Making the case against automated copyright filters
For a while techdirt has been doing an admirable job at documenting the failures of the copyright filters. This week has been a particular good week with two new cases that demonstrate the shortcomings of filtering technology (or rather automated systems build on top of such technology):
On Tuesday they reported about NBC universal and National Geographic claiming to own NASA footage of the recent launch of the SpaceX Crew Dragon and as a result taking down YouTube clips and streams of anyone else using this footage. The issue here are incorrect rights claims that even in obvious cases like this one are not caught by YouTube. As long as the entities making such claims have to face no consequences for such behaviour this will continue to be a side effect of the deployment of any automated filtering system.
Now preventing others from showing images of an overhyped commercial spectacle is relatively harmless from a freedom of speech perspective. Today techdirt reports about another case that is almost the textbook example of copyright filters blocking political speech: YouTubes Content ID has blocked reporting from the ongoing anti-racism protests in the US because it contained music by 2Pac and Marvin Gaye playing in the background. This well documented failure mode of copyright filters should rule out their use under almost all circumstances.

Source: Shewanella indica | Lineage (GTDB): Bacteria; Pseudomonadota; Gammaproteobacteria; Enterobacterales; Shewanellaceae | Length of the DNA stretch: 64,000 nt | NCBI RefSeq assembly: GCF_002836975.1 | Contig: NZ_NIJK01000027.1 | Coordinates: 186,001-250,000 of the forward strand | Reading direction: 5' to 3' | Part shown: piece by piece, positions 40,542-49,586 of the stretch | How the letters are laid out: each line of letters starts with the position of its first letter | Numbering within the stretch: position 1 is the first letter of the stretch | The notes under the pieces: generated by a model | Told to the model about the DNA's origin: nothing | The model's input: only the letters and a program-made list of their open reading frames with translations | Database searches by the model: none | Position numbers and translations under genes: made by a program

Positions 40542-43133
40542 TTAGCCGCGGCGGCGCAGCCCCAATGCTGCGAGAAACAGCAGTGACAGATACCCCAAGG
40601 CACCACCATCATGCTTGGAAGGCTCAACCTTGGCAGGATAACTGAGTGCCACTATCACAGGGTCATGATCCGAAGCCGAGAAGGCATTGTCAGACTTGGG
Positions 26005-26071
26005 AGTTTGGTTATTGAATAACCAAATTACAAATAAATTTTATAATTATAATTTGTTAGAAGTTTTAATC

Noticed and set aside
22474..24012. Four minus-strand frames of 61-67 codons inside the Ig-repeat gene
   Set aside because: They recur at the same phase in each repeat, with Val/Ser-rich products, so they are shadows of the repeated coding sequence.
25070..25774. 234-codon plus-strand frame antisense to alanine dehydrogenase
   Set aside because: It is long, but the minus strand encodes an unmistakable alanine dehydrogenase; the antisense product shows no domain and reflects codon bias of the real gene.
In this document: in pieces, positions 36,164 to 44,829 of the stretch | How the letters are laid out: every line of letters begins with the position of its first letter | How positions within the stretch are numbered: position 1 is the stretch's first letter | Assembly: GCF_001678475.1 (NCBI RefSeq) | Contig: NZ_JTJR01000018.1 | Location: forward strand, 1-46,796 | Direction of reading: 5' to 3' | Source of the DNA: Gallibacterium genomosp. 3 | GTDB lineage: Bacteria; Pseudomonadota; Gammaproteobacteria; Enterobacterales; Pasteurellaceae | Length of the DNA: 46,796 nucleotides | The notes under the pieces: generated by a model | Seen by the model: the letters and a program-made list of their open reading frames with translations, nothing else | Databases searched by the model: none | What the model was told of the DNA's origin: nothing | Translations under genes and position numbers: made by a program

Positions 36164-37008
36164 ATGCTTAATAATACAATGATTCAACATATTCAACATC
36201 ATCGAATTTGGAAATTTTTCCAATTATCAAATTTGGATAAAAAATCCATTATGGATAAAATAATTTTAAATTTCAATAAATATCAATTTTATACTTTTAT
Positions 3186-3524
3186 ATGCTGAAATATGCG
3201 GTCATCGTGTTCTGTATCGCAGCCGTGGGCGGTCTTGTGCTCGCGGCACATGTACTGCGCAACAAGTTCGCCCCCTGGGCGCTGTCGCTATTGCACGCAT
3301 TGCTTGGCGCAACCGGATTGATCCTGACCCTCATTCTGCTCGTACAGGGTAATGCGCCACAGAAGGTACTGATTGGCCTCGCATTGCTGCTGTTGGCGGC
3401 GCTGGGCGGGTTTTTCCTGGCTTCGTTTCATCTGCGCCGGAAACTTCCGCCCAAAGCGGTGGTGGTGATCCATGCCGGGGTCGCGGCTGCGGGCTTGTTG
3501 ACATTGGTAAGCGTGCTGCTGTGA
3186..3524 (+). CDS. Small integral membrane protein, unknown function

Thanks to techdirt for continuing to remind us that the issues we have been highlighting in the discussions around the implementation of Article 17 of the Copyright Directive are not merely theoretical but very real problems that even the self styled leaders in content identification have failed to solve despite massive investments into their technology.